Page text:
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A News10 investigation recently exposed the secret use of cell phone spying technology by local law enforcement throughout California. Now, local members of Congress are weighing in for the first time on the cell-site simulators known as Stingrays.

U.S. Rep. Doris Matsui, D-Sacramento, said she's concerned with the indiscriminate use of Stingray technology.

"I strongly believe we must strike the proper balance between ensuring our national security and defending our civil liberties," she said in a written statement. Matsui is the co-chair of the Congressional High-Tech Caucus.

"Whether it's the National Security Agency or a local law enforcement agency, the broad indiscriminate collection of telephone metadata is extremely troublesome. Just last month I joined my colleagues in the House in voting to shut surveillance backdoors that do not meet standards required by our Constitution," Matsui said.

Prosecutors and judges in Sacramento said they were never told Stingrays were being used in the area, despite evidence uncovered by News10 showing that the Sacramento County Sheriff's Department was utilizing the devices. The Sacramento County District Attorney's Office said they would expect to see a search warrant for the use of any real-time location tracking technology. However, they said they have never seen a warrant mentioning Stingrays.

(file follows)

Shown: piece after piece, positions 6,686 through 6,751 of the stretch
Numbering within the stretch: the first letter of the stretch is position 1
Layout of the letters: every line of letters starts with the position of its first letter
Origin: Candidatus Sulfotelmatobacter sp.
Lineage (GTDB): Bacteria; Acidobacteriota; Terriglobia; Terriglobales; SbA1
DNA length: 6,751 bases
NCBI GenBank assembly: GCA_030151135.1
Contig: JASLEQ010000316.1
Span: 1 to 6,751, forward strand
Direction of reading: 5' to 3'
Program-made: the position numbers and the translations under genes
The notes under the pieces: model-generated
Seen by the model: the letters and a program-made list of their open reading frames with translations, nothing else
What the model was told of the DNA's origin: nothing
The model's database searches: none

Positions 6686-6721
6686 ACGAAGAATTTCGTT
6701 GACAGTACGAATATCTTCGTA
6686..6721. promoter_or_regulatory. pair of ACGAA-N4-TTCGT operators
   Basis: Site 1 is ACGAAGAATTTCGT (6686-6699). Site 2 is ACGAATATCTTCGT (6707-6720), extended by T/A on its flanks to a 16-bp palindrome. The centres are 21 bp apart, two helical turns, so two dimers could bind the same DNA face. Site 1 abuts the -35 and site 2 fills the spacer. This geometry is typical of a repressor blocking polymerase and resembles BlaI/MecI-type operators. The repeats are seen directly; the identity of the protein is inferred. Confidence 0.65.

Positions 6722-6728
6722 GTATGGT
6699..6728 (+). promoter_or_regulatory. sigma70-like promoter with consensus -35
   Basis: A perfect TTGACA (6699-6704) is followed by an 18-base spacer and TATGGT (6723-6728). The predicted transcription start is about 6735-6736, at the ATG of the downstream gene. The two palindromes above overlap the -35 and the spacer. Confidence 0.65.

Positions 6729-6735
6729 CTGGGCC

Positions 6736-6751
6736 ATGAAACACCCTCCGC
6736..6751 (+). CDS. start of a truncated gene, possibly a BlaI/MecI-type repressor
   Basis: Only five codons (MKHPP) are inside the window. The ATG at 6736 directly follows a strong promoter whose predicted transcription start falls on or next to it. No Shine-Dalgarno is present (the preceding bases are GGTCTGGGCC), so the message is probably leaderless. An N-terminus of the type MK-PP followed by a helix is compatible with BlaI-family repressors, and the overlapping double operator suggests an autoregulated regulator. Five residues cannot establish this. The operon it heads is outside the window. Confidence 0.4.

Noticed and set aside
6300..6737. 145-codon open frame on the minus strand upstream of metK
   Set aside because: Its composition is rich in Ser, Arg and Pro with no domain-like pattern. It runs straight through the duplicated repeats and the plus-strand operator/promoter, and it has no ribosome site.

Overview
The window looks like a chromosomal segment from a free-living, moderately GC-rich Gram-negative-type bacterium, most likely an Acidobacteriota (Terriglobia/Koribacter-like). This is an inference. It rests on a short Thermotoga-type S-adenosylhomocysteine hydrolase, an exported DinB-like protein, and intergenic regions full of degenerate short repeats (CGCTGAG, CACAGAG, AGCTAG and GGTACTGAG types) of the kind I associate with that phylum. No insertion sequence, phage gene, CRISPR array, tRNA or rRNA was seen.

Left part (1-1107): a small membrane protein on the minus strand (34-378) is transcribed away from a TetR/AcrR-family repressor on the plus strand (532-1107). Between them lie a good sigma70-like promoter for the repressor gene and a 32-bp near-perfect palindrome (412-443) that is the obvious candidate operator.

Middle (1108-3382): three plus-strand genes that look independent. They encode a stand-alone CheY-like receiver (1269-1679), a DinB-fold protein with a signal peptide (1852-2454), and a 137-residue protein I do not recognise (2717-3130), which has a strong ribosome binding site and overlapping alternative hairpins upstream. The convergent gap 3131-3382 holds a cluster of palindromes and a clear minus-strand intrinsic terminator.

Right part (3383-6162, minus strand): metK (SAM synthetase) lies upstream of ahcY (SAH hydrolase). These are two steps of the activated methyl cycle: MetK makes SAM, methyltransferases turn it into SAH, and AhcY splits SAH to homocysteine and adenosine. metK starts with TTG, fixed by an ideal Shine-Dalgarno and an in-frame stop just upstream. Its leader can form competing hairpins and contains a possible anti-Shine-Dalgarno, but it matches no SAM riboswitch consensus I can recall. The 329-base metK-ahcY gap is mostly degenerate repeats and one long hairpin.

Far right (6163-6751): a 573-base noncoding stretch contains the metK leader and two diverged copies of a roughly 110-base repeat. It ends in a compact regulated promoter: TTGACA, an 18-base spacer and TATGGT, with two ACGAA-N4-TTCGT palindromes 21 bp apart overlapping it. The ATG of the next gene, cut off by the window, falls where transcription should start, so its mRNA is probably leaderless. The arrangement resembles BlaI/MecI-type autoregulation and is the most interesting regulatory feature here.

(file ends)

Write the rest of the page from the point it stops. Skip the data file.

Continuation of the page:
READ MORE: Is sheriff's department using tracking and data-collecting device without search warrants?

READ MORE: 9 Calif. law enforcement agencies connected to cellphone spying technology

Matsui wants more answers from the Sheriff's Department.

"Clearly more information is needed and hard questions need to be asked about the possible use of Stingray technology here in Sacramento, and in communities across the country," Matsui wrote. "I recognize that there may be a time and a place for this technology, however without proper oversight and transparency it is impossible to ensure it is not being abused and Americans' right to privacy is not being unduly infringed. Law-abiding citizens should not have their location, phone calls, and text messages indiscriminately tracked by local law enforcement agencies."

U.S. Rep. Ami Bera, D-Elk Grove, said it's important to find the proper balance between privacy and safety.

"I consider it one of my highest responsibilities as a Member of Congress to protect citizens' privacy and individual liberties," Bera said in a written statement. "Government at all levels should be transparent about their practices and must find the right balance between protecting the liberty of our citizens and keeping Americans safe from the very real threats we face."

The courts have said very little about Stingrays so far, but federal judges and the U.S. Supreme Court are taking cell phone privacy seriously. The Supreme Court ruled last week that a search warrant is required by law enforcement to trawl the data on a suspect's cell phone, saying a cell phone is not just a phone, but a hand-held computer full of personal information, emails, photos and video. Earlier this month, a federal appeals court in Atlanta ruled law enforcement needs a warrant to collect cell tower data, which can be used to track the past and present location of a suspect.

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